Financially pressed Tanzania has ended its 10-month feud with the International Monetary Fund by concluding an agreement for loans of more than $200 million over the next two years, diplomatic sources said today.

In return, the country's socialist government agreed to accept tough IMF conditions for economic changes.

The agreement is to be submitted next month to the IMF's Board of Governors in Washington for ratification. Neither the IMF nor the Tanzanian government has made any announcement concerning the closed-door negotiations, but the IMF team that had spent two weeks in the country left today for Washington.

Tanzania, which is undergoing its worst economic crisis since independence, began talks with the IMF last year but broke off negotiations in October, arguing that the fund's prescriptions for financial recovery were both economically unsound and political unacceptable.

At the time, President Julius Nyerere warned that "people who think Tanzania will change her cherished policies of socialism and self-reliance because of the current economic difficulties are wasting their time."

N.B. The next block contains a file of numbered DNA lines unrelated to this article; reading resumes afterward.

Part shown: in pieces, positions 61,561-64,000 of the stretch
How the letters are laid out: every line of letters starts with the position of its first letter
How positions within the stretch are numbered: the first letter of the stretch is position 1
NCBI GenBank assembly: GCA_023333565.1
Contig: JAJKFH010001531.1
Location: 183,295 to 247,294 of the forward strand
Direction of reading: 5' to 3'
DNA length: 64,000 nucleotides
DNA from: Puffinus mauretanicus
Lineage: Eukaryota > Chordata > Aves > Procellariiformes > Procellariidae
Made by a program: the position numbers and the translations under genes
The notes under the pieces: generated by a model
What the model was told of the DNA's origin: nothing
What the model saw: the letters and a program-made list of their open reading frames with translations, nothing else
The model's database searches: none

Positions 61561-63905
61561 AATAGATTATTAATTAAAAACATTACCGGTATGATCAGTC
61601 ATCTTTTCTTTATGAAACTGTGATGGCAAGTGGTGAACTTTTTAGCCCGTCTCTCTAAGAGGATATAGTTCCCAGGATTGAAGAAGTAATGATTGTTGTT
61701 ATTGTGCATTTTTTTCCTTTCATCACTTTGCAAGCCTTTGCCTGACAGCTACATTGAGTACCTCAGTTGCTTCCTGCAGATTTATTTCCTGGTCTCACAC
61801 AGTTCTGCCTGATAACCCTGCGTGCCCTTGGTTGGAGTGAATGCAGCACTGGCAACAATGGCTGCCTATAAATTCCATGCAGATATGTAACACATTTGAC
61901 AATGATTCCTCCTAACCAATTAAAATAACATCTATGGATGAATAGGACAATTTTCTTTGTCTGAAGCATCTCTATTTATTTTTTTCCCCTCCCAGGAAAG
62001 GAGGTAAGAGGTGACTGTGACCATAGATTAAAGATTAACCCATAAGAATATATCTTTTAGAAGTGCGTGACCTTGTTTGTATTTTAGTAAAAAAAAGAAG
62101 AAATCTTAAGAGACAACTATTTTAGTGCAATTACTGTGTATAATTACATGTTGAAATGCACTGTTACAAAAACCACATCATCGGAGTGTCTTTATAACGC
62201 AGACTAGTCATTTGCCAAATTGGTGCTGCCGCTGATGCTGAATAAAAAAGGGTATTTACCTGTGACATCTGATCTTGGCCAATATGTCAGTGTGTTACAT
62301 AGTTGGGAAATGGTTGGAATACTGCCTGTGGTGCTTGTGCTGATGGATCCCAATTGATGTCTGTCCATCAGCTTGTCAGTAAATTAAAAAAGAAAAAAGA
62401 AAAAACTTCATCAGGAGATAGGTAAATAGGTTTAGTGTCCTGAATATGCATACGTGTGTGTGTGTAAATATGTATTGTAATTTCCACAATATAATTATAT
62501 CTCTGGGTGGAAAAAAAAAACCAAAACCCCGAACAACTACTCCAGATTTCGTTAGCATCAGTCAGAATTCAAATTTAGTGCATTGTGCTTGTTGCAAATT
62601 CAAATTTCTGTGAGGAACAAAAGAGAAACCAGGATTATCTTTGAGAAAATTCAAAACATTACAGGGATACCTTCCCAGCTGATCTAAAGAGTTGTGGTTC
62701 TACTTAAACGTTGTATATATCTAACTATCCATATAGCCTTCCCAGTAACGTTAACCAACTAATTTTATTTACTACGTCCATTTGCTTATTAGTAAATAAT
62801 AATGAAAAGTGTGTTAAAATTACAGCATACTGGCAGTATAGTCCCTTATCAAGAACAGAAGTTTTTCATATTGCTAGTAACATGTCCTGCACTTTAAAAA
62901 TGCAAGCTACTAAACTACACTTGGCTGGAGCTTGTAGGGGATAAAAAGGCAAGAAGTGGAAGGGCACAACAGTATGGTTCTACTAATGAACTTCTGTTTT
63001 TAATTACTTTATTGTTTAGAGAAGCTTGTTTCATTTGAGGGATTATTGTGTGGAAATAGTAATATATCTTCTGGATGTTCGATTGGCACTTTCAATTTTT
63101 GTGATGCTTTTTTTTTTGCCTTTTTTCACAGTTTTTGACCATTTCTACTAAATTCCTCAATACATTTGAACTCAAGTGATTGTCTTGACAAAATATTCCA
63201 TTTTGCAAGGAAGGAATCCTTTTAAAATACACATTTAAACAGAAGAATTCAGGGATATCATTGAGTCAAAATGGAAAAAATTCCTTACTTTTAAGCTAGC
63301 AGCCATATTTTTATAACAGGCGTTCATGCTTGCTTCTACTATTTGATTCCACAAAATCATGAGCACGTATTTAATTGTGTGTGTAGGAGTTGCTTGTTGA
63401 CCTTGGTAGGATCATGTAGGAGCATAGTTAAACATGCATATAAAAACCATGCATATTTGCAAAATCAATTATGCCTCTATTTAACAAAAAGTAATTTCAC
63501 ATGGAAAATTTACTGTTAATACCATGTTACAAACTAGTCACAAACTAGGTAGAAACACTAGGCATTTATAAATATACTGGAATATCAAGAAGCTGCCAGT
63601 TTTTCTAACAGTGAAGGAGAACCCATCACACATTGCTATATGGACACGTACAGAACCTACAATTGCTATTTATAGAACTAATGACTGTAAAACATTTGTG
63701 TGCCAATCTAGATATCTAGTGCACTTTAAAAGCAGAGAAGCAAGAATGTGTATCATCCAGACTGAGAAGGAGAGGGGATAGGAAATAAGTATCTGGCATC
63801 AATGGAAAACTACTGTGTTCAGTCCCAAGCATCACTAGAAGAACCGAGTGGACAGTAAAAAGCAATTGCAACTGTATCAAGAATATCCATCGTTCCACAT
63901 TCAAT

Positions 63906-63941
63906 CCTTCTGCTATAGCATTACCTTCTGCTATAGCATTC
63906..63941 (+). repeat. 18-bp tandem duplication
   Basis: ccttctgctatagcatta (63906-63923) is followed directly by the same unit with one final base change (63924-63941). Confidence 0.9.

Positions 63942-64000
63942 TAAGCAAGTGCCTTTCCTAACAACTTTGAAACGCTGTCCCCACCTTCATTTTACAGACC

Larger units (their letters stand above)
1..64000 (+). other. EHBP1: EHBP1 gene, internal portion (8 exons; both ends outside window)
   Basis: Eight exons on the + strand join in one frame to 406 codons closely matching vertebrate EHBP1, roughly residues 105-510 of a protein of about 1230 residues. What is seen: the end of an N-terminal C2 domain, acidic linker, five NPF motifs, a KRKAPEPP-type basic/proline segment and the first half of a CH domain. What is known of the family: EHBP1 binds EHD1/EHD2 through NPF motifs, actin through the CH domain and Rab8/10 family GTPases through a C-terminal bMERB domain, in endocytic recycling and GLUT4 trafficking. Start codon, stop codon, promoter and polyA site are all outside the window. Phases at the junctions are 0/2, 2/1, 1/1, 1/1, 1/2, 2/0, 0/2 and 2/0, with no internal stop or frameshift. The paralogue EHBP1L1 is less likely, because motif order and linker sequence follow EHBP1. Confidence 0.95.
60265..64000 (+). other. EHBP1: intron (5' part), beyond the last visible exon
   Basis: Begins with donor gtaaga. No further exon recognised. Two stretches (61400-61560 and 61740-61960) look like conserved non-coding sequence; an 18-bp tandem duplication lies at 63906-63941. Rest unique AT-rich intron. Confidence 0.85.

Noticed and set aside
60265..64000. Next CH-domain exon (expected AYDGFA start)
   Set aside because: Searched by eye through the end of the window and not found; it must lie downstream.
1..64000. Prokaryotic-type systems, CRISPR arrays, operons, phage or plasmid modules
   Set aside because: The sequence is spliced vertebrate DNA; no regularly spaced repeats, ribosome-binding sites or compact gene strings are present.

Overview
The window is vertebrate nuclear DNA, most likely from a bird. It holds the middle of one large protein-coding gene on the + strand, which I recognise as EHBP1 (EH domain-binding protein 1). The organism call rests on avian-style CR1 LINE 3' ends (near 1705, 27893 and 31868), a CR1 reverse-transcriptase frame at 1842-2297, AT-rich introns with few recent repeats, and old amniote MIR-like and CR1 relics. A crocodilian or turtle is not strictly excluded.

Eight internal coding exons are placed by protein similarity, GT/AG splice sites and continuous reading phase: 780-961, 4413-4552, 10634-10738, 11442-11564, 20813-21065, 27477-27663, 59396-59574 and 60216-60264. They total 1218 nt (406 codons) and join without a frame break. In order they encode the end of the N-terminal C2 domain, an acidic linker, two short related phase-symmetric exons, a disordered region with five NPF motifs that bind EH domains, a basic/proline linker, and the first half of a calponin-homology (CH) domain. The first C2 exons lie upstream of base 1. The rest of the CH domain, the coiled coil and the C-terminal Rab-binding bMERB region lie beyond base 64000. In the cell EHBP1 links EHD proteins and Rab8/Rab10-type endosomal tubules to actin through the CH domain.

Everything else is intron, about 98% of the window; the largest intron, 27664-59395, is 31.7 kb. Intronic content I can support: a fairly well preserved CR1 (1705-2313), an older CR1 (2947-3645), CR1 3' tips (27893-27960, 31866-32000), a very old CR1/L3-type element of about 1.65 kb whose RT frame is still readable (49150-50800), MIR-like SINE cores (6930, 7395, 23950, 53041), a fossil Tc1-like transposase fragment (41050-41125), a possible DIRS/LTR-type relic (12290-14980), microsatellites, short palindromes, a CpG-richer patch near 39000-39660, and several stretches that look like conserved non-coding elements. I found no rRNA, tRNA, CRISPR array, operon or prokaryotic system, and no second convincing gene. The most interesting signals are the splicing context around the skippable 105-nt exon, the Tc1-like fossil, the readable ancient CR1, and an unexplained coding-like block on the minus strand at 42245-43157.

Last month Tanzania and Jamaica, which is also at loggerheads with the IMF, played leading roles in an international conference held in Arusha, Tanzania, to discuss ways of drastically revamping the fund to better serve the needs of Third World countries.

Under the loan agreement just concluded, Tanzania will receive $200 million in Special Drawing Rights during the next two years for what the IMF terms "standby credit" to support the country's balance of payments.

In addition, the IMF will provide up to $15 million this year in "compensatory financing," should the world market price of Tanzania's export crops fall.

The diplomatic sources said Tanzania has agreed to IMF insistence that it reduce government expenditures despite its earlier argument that this would mean cutting out vital social services.

Tanzania also agreed to put a ceiling on government lending to stateowned institutions and industries and to try to clear up by the end of 1981 approximately $230 million in debts to foreign banks and lending institutions.

On the controversial issue of currency devaluation, Tanzania and the IMF are said to have reached a compromise. Tanzania has agreed to allow the IMF to assist it in reviewing its foreign exchange rate. Tanzania officials, however, say they have not agreed to do anything they would not ordinarily do, the source explained.